I’m revelling in the numerous lessons that I uncovered from Amazon’s shareholders letter where Jeff Bezos described that Amazon will not be a Day 2 company (Day 2 is stasis. Followed by irrelevance. Followed by excruciating, painful decline. Followed by death. see last week’s post). While I have been pondering these, there was one that really hit home and that was the maxim stating you should disagree and commit.
Not only did this have a special mention in the Shareholders letter, it is embedded in Amazon’s leadership principles:
- Have Backbone; Disagree and Commit: Leaders are obligated to respectfully challenge decisions when they disagree, even when doing so is uncomfortable or exhausting. Leaders have conviction and are tenacious. They do not compromise for the sake of social cohesion. Once a decision is determined, they commit wholly.
When I was bothering the information super highway researching a bit more detail on how this principle works in practice I soon found that this wasn’t just an Amazon principle it was actually credited to one of the godfathers of Silicon Valley – Andy Grove of intel.
Now in my career, I’ve worked in a mix of companies from the high performing market leading companies doing everything they can to remain a day 1 company through to the very definition of a day two company.
Some of these truly great companies had a very clear vision and objectives, so in theory then the only disagreement should only be on relative priority and that is a function of value, effort, urgency, delight and impact but unfortunately the bigger the company the more things were driven by personal agendas, self-protection and self-promotion. In fact, the larger the company the bigger the gap between this principle and reality.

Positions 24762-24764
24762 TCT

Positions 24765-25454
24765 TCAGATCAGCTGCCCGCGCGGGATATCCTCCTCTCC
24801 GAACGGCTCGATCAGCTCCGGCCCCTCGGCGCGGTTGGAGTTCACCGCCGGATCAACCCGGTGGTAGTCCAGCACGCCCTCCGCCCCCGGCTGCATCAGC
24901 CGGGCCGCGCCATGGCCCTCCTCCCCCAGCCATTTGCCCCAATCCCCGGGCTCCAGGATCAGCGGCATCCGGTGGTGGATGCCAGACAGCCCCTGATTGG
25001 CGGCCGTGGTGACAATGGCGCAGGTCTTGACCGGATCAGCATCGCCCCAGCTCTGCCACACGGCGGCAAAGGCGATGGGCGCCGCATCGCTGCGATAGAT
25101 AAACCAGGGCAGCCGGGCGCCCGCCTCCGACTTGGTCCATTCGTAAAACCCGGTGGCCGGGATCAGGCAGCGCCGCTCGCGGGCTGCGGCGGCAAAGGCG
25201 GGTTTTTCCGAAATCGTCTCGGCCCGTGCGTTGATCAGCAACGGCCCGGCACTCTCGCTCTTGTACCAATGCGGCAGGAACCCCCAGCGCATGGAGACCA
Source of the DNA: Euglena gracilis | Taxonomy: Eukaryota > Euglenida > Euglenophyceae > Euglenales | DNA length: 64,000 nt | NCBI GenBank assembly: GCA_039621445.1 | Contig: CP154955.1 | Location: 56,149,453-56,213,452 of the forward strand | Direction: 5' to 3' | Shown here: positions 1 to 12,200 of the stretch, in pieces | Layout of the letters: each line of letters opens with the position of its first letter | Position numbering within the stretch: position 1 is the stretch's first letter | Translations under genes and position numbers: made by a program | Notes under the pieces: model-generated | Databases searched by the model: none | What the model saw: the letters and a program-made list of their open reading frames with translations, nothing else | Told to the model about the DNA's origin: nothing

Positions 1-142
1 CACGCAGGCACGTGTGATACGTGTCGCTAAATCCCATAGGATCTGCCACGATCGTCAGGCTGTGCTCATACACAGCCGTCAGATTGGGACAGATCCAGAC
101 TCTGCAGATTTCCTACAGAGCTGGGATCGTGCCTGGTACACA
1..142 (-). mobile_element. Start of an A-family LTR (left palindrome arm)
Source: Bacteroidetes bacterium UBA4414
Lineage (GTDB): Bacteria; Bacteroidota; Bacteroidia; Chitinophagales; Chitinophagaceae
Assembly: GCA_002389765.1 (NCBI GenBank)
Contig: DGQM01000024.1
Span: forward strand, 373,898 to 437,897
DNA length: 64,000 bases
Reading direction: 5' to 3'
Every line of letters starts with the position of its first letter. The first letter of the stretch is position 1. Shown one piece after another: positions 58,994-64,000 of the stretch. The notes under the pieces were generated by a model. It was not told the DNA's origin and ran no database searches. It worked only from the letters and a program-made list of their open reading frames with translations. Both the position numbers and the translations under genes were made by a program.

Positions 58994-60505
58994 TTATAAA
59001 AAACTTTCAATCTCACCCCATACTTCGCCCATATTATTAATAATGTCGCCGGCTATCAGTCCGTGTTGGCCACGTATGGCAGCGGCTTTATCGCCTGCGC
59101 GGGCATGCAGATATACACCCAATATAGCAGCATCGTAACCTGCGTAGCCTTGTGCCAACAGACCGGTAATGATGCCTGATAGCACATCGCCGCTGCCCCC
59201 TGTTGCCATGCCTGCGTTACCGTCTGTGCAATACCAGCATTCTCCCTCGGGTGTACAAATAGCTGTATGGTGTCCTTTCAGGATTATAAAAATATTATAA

So that got me thinking…. what would happen if we lived by Disagree and Commit principle
- Instead of being passive aggressive, how about argue passionately and take a position – but whatever the decision fully commit
- Instead of saying I told you so / I knew it wouldn’t work, how about throwing all your resources at it
- Instead of finding reasons why not, how about asking what would I need to believe to make this work
- Instead of wearing down the other party by asking for more and more information, how about getting to 70% 80% of the information that you need, deciding and committing. You can always put milestones in and make decisions/pivot as you go
- Instead of being proud of being right that something would fail, how about accepting that you were part of the team and you didn’t do enough to make it work
- Instead of when you disagree with a product or proposition starving it of resources, how about working as hard as you can to implement because that way, when it fails, you know it was because of the bad idea, not a bad implementation
- Instead of instead of making generalisations and using samples of one, how about working with facts, insights and getting market validation
- Instead of being afraid of making a tough decision due to potentially hurting someone’s feeling creating zombie projects, how about debate, decide and move on
- Instead of listing just to find a place to respond, how about listening properly to the end, debating the facts and don’t just wait for a gap in the conversation to say “yes, but”
How about I leave you with this summary from Intel:
Keeping your mouth shut when you disagree isn’t being a good soldier. But disagreeing, losing the fight, and committing to help the winning plan succeed, now that’s being a good soldier